--Larry Cothren

Develop A Sense Of Balance

Stewart's dad has told the story of when Tony was a tike riding circleson his pedal-powered three-wheeler one day. When the elder Stewart, whowas occupied with something else, heard the sound of the plastic wheelschange as they were grinding the floor, he turned and saw Tony ridingthe three-wheeler up on two wheels. Dad knew then that Tony's sense ofbalance was extraordinary and that he just might have a race car driveron his hands. That sense of balance lends itself to developing a feelfor turning a wheel and a keen awareness of what's around a driver onthe track. Without a sharp sense of balance, it would be difficult tofine-tune the other attributes that make a driver, particularly thosethat call for finesse and an ability to dial in a chassis. Get youryoungster on a bicycle early. A move to a mini-bike at a young agewouldn't be a bad idea either. Remember, though, adult supervision iskey here. You must observe and help a child when he or she is learningto ride anything with two wheels.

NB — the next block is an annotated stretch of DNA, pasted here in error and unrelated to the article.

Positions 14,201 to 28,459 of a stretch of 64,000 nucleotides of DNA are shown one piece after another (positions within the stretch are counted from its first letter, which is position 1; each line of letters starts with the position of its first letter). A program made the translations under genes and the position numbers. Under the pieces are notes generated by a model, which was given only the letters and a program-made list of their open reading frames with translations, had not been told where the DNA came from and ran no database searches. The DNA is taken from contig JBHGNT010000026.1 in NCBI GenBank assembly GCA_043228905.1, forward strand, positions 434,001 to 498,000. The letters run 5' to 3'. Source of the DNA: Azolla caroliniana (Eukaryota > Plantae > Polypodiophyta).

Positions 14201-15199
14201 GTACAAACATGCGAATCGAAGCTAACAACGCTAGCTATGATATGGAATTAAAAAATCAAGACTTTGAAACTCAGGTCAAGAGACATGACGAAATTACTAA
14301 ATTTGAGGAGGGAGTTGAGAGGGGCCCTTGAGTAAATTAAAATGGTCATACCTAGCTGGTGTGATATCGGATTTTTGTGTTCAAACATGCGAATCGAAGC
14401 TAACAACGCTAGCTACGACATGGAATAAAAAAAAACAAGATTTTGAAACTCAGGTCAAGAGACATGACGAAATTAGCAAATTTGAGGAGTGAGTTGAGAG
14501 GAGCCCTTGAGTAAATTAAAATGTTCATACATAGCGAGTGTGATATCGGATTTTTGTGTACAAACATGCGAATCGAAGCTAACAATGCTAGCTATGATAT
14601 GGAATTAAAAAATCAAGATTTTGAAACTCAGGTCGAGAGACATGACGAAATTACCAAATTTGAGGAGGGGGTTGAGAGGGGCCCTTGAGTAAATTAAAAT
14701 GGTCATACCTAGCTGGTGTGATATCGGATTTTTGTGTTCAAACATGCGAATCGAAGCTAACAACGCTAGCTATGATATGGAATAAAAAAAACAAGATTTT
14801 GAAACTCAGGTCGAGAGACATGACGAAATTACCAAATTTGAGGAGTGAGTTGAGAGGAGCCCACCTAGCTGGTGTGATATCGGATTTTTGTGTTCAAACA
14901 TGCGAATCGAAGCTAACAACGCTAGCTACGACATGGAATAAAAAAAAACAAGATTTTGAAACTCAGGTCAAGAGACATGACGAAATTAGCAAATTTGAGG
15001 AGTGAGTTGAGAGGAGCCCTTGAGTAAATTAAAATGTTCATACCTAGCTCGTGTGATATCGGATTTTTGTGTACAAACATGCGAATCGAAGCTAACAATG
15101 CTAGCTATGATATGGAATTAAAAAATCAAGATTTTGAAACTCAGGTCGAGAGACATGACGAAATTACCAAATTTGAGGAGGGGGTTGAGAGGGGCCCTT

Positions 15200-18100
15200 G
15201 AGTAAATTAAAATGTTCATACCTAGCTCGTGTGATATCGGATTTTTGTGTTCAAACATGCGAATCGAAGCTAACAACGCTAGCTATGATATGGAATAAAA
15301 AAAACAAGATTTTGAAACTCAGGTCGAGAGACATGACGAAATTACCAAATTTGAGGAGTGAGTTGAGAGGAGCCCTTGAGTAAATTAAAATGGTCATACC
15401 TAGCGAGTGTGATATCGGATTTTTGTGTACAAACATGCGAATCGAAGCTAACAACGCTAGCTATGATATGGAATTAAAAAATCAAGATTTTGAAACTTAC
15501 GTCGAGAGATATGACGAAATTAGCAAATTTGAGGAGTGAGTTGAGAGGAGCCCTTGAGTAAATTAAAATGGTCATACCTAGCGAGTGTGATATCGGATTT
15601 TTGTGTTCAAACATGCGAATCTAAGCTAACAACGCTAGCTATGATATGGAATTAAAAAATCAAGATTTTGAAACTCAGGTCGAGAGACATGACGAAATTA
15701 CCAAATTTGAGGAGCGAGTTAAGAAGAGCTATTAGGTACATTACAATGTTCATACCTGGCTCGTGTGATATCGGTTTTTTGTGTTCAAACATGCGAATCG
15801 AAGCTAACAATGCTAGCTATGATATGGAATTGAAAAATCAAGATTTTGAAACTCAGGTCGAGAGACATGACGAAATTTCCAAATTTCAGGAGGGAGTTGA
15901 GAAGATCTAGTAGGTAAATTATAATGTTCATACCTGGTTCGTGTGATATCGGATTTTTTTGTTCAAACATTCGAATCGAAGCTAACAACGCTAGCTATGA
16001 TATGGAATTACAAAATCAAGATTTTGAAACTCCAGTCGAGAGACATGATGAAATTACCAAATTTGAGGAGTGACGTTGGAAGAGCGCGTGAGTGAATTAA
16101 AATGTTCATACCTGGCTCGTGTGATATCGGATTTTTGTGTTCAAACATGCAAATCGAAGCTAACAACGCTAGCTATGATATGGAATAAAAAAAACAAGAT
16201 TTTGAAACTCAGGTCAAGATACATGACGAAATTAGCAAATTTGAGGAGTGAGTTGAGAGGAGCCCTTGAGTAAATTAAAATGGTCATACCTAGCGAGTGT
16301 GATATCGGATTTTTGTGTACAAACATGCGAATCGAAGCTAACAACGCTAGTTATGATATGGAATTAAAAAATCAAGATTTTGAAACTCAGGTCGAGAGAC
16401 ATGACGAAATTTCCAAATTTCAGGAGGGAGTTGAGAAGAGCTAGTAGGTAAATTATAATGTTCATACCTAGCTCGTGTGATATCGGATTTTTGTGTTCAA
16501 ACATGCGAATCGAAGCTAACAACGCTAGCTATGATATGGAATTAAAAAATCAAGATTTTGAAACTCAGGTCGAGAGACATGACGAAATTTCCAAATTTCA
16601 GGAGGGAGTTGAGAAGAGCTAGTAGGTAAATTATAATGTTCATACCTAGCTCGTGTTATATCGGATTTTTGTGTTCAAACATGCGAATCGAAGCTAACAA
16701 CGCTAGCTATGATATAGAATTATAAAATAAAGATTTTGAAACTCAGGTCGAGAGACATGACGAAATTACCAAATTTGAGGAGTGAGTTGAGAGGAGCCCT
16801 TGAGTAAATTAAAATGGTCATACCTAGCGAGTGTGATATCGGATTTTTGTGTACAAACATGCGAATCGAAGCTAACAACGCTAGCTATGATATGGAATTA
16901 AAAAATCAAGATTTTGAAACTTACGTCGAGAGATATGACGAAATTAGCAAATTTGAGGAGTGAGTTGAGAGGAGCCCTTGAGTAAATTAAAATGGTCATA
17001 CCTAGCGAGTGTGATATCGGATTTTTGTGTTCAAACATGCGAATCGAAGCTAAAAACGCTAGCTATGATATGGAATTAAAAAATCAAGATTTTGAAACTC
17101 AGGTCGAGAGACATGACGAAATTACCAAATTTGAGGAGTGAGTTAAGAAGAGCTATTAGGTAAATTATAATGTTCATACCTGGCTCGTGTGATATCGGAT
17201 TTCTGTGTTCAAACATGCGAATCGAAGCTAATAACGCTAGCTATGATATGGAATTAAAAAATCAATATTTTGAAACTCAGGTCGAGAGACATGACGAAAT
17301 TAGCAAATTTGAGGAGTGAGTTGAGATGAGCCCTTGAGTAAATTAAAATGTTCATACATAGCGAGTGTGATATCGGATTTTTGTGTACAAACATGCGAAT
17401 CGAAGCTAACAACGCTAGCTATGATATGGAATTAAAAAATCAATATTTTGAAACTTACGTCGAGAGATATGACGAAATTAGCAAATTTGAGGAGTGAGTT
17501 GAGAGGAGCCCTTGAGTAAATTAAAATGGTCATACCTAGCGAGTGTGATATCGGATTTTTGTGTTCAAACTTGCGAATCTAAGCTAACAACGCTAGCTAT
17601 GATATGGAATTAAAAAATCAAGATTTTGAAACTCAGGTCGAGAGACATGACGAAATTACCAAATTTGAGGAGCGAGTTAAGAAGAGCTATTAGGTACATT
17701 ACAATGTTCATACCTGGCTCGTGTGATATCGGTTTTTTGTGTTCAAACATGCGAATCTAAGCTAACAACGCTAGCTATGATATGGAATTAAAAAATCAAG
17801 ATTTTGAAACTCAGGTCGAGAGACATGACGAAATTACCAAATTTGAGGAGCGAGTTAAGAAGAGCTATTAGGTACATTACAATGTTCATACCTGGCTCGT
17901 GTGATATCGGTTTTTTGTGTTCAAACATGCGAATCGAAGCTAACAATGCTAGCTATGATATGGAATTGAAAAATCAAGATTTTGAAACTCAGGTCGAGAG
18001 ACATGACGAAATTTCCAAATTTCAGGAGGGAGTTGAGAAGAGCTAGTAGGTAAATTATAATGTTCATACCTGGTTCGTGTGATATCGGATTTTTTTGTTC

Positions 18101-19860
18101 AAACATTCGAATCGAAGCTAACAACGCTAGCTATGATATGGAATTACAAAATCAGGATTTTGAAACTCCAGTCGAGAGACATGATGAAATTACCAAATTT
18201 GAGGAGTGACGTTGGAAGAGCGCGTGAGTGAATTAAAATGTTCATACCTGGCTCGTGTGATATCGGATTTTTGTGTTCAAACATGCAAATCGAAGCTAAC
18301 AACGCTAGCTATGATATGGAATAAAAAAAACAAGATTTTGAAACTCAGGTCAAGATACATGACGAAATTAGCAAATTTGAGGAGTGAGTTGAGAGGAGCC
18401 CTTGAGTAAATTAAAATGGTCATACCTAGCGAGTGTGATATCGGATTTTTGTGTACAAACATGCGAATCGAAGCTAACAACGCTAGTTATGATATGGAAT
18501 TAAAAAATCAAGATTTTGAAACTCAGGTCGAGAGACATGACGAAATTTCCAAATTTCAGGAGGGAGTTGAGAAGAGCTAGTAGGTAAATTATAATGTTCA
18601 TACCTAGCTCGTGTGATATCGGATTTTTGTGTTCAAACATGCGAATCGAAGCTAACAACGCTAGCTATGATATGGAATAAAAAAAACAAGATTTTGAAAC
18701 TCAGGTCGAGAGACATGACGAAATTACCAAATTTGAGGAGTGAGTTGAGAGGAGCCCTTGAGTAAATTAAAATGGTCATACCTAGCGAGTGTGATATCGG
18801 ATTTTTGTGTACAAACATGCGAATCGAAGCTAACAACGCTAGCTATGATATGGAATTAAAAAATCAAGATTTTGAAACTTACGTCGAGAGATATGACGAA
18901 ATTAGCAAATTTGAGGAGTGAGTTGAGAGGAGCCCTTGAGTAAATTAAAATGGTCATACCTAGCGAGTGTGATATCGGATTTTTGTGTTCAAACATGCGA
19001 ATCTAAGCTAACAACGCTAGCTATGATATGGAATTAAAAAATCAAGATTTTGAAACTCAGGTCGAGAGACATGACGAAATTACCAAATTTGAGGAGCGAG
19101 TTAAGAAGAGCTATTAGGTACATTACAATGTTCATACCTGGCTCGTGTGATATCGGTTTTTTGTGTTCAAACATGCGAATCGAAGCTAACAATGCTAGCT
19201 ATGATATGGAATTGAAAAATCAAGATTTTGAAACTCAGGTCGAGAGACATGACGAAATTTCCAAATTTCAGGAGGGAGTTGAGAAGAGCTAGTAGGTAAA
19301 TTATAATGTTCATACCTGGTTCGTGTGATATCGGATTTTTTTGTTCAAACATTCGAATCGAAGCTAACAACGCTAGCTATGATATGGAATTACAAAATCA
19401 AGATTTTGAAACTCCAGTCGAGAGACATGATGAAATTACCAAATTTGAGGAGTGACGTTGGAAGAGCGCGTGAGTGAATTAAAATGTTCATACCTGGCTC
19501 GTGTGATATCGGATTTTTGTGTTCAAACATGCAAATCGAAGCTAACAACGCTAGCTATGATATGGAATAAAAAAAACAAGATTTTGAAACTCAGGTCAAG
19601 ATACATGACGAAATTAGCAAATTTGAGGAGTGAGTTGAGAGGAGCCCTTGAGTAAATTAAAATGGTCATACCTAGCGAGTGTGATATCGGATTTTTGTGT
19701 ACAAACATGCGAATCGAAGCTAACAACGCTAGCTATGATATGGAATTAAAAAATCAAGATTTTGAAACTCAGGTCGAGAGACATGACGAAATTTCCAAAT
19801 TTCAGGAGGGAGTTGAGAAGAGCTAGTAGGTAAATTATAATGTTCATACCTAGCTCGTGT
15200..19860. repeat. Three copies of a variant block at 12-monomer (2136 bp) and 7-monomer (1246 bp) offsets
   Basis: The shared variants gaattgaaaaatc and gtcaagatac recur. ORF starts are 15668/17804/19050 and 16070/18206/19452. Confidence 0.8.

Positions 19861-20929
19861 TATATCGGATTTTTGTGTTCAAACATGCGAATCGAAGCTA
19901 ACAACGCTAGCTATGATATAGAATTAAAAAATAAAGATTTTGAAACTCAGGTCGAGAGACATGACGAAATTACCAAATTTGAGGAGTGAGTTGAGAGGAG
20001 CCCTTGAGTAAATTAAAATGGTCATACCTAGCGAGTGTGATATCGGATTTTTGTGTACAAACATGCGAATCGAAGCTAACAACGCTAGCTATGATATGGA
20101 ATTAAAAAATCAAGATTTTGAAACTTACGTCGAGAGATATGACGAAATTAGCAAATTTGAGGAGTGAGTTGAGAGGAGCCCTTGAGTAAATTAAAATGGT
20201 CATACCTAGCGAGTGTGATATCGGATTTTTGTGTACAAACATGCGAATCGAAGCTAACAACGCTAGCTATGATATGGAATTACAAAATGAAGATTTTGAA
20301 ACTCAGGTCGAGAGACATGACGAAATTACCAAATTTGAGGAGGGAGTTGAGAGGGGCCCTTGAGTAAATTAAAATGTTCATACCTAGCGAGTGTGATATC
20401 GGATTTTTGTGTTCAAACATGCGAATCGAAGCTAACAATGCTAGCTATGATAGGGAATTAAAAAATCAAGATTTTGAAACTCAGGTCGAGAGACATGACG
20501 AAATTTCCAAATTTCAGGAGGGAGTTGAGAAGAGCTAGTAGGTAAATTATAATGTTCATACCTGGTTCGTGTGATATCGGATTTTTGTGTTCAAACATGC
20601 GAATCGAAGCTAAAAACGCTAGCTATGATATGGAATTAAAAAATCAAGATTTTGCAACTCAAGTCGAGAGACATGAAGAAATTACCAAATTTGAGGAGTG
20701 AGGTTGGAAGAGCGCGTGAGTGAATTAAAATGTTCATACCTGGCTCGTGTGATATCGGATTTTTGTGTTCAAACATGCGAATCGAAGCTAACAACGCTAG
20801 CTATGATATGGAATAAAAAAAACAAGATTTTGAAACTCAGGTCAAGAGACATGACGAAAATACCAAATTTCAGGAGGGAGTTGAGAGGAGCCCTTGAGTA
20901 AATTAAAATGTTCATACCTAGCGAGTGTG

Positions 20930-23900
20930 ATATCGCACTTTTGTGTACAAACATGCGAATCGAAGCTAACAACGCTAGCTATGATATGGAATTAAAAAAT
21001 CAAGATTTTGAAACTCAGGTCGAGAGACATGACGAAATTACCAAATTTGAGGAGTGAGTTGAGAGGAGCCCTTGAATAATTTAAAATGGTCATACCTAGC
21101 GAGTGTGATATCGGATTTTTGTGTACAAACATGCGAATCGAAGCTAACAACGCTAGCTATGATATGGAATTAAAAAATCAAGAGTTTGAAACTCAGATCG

--L.C.

Develop Eye-Hand

Coordination Practically all athletic pursuits require strong eye-handcoordination, and racing is no different. This is an area where thevideo games that are so wildly popular offer great benefit. There are amultitude of video games available that help develop this skill, but besmart about it and choose games with a racing theme. Many of the NASCARgames are popular with Cup drivers, especially young ones who sometimesuse them to get familiar with tracks on which they've never raced. Thereare many ways outside of video games to develop eye-hand coordination.Try ping-pong, for example, or simply play catch with a ball soft enoughnot to inflict injury--or break Mom's lamps.

--L.C.